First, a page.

How To Cope With Sleep Deprivation

SLEEP DEPRIVATION, sleep and well-being specialist, sleep coach, sleep consultant, baby sleep, mindfulness, acceptance

How to Cope with Sleep Deprivation

Accept it, be grateful, and then DANCE! Yup, you read that right, my sleep tip for coping with sleep deprivation is to dance!

I spent a good chunk of time listening to Tony Robbins yesterday and came back feeling absolutely amazing. He said so many incredible things but I wanted to share something that I found to be so true about the first few years of motherhood and specifically sleep.

So here we go…

Most of us have programmed (our brains) to think about:

  1. The things that we don’t have.
  2. The things we cannot control.

The fascinating thing is that what you focus on is what you feel.

So let’s just get this out there – your baby is not sleeping. Your baby will likely continue to wake up even well into toddlerhood (all children, as long as they know that we will respond, are going to go through periods of more night fears, changes in their life where they will wake).

So you can count on night waking. It absolutely sucks, it’s exhausting; you are EXHAUSTED. 8 hours of sleep would be amazing – in fact, it would be life-changing BUT it is not happening right now.

Let’s accept it – YOUR BABY IS WAKING AND YOU ARE TIRED. Spend some time enjoying that thought. Focusing on that, join me when you are ready.

Time to Move On…

Alright, let’s shift the focus to something harder – gratitude. Write down 5 things that you DO HAVE. 5 little things that you are grateful for in this moment. I know you are still thinking about sleep, but let’s move on. You don’t have sleep, but what DO YOU HAVE? Write down those 5 things.

Now let’s remember that falling asleep is not within our conscious control. You cannot (unless you use separation), eliminate all night wakings in the next year, therefore it is not within your control.

So what CAN YOU control?

You can control what your child thinks about sleep (is it a pleasant place to go and a safe place to remain?) You can also control your state.

“We use outside world situations as an excuse to feel our primary emotions.” @tonyrobbins. If you are a worrier (I am a worrier), no matter what the situation, I will feel worried.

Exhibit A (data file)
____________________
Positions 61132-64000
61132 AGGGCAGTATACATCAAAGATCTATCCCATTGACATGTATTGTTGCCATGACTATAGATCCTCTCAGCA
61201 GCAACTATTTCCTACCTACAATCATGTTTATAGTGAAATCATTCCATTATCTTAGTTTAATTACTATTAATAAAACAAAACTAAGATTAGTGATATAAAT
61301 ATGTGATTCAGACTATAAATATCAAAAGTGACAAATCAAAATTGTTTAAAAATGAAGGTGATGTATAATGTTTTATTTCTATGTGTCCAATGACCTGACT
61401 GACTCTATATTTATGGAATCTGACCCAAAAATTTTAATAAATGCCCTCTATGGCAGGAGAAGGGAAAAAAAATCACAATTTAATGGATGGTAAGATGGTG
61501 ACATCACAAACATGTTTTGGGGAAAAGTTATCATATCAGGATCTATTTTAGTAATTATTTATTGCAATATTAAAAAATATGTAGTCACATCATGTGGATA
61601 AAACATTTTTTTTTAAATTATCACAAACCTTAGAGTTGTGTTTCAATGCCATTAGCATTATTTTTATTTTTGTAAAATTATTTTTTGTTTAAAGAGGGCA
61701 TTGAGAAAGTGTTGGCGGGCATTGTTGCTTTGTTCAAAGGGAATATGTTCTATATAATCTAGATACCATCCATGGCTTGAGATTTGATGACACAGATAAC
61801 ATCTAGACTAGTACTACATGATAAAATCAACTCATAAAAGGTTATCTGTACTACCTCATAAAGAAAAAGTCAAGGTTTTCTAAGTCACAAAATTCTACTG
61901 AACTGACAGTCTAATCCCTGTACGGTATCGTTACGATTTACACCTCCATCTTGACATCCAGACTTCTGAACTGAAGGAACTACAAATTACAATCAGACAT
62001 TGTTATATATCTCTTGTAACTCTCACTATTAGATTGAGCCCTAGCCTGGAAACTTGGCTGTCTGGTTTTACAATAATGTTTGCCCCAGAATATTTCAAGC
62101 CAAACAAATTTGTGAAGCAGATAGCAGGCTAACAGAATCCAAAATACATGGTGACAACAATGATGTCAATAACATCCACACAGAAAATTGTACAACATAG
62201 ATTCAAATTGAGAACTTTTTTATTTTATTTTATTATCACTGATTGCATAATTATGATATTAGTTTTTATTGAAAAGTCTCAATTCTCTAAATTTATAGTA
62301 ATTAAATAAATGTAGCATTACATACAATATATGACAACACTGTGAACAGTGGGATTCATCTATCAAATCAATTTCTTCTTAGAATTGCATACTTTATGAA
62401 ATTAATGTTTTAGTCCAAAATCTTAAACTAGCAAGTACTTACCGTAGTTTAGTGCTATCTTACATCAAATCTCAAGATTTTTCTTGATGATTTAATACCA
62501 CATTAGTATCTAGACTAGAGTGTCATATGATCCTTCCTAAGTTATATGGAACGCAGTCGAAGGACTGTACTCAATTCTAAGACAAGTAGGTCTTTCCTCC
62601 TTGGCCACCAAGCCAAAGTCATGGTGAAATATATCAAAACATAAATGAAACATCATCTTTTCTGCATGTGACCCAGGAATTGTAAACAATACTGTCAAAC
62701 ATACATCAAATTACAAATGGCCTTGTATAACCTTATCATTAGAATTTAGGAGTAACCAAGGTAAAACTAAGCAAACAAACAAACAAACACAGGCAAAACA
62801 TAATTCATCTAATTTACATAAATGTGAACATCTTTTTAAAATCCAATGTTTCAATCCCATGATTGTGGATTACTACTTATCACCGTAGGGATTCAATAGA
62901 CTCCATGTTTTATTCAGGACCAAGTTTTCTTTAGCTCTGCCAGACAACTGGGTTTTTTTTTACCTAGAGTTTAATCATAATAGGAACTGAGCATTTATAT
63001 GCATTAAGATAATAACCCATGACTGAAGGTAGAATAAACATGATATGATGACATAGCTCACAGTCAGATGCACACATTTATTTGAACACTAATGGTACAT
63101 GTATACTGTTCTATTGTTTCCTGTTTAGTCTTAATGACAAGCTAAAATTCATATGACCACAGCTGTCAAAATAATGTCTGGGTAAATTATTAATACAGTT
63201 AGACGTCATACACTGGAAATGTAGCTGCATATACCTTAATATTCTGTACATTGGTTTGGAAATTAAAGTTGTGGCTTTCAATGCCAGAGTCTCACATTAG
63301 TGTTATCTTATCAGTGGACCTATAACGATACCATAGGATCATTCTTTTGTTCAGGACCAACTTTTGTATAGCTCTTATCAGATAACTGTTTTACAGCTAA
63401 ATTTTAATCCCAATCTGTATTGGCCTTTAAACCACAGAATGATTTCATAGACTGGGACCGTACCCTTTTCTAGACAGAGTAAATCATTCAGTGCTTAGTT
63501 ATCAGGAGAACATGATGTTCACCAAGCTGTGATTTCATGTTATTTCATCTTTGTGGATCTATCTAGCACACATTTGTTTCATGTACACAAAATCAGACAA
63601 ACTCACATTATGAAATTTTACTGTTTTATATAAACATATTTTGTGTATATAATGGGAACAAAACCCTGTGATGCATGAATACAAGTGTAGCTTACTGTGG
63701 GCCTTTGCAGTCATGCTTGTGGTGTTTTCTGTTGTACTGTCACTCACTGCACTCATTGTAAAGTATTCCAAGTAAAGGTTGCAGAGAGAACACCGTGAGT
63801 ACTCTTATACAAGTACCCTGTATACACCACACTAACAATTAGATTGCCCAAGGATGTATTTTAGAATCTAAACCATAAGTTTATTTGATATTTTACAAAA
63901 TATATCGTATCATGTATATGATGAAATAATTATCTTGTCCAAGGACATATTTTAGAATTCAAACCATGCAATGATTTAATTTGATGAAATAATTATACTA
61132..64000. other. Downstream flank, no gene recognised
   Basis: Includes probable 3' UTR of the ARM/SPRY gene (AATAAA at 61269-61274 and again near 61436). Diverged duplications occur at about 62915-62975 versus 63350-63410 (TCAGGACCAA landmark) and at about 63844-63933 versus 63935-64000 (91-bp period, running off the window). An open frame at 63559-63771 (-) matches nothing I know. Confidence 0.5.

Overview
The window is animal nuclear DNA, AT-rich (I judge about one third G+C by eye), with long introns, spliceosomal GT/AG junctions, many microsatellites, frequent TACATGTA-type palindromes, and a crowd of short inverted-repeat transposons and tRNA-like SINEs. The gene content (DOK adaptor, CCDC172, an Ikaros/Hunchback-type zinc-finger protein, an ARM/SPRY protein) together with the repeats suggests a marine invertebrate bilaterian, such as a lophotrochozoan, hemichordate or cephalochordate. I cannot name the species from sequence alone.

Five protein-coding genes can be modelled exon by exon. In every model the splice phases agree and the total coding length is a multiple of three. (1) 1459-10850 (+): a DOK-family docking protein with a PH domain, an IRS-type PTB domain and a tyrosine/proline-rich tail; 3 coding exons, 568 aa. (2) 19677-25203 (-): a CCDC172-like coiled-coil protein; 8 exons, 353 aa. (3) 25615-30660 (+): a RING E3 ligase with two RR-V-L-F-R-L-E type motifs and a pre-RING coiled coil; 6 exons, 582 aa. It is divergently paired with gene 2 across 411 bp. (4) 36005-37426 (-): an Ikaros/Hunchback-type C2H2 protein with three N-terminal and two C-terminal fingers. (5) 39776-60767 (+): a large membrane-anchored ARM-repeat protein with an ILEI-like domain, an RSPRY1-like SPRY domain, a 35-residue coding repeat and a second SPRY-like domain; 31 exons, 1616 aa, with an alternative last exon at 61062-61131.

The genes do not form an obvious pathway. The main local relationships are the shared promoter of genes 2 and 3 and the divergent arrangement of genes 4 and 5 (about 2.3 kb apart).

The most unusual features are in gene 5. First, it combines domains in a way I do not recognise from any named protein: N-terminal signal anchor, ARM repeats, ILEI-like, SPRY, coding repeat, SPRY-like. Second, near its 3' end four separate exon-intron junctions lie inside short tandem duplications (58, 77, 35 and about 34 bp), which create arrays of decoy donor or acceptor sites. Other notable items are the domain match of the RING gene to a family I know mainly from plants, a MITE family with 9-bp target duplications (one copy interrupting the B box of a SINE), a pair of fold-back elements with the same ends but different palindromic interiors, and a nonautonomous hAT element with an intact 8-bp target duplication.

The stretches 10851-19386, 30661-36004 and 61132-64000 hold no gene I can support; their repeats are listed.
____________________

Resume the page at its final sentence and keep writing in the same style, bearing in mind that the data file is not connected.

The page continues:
So when my babies didn’t sleep, I worried that I was harming their development somehow. I worried that I was failing them. If they were sleeping, I would have worried about something else.

What can we change?

So what we can change is worry, frustration, or anger. We do that by accepting the current situation for what it is, finding a way to feel grateful (if you are not doing a daily gratitude practice, I challenge you to write down those five things we talked about every day this week, it will change your life), then changing our state.

“All of your emotions are controlled by the emotional state you are in. If you change your state, you will change the follow-through.” If you wanted something as a child, you instinctively did this: buttered up your parents with big “I love you” and “you are the best” comments before asking for the car keys. You changed your parent’s state to impact the outcome of what you wanted.

How do we change our own state? MOVE YOUR BODY. Yup, that is right, MOVE YOUR BODY. Don’t take my word for it.

I have another piece of homework for you: download ten songs that make you want to scream at the top of your lungs and dance in your living room.

When you feel tired, frustrated, or worried, put on your music and MOVE YOUR BODY/Dance. This is within your control; you can control your state.

The Solution

The solution for sleep deprivation with a new baby who is doing everything they should is to accept it, be grateful, and dance!

If you are looking to make changes around sleep, check out my Comprehensive Sleep and Feeding Courses.